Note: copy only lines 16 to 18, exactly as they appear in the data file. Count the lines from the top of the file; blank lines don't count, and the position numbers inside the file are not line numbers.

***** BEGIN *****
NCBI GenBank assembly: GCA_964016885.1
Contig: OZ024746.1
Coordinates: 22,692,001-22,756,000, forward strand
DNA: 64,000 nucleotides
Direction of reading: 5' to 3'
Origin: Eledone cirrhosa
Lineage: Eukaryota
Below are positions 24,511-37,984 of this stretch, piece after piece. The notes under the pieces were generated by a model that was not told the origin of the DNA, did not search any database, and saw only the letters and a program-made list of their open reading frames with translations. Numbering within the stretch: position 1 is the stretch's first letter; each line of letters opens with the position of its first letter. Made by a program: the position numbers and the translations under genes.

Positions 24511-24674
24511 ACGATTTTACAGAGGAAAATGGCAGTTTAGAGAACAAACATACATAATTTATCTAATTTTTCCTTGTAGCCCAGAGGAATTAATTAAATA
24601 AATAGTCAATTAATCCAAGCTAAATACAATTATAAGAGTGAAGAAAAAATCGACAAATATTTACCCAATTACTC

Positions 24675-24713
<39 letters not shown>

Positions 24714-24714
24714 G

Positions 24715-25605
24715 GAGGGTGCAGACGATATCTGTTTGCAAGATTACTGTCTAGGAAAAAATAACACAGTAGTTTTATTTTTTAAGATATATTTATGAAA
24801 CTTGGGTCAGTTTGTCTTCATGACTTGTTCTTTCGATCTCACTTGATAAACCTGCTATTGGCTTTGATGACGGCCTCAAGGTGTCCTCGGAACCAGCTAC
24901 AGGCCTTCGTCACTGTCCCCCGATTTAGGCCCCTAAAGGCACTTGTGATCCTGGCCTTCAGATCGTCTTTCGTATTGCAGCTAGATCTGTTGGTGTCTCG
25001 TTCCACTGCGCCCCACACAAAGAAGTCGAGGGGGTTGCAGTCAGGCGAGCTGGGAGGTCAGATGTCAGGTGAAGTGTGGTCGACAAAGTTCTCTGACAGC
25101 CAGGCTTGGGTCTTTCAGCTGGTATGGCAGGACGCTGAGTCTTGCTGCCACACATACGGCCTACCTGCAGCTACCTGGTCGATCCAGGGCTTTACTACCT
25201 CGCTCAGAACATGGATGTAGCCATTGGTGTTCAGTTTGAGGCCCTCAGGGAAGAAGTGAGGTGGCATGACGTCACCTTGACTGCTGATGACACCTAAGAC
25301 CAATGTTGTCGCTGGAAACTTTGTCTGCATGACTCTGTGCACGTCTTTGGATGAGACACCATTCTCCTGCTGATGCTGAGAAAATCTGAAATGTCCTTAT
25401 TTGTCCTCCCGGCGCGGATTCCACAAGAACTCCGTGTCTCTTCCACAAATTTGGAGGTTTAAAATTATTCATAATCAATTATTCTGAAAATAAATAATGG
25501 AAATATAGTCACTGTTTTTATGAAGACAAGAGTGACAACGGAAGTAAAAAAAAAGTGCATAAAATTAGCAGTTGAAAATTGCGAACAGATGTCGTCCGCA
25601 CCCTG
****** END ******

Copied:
Positions 24715-25605
24715 GAGGGTGCAGACGATATCTGTTTGCAAGATTACTGTCTAGGAAAAAATAACACAGTAGTTTTATTTTTTAAGATATATTTATGAAA
24801 CTTGGGTCAGTTTGTCTTCATGACTTGTTCTTTCGATCTCACTTGATAAACCTGCTATTGGCTTTGATGACGGCCTCAAGGTGTCCTCGGAACCAGCTAC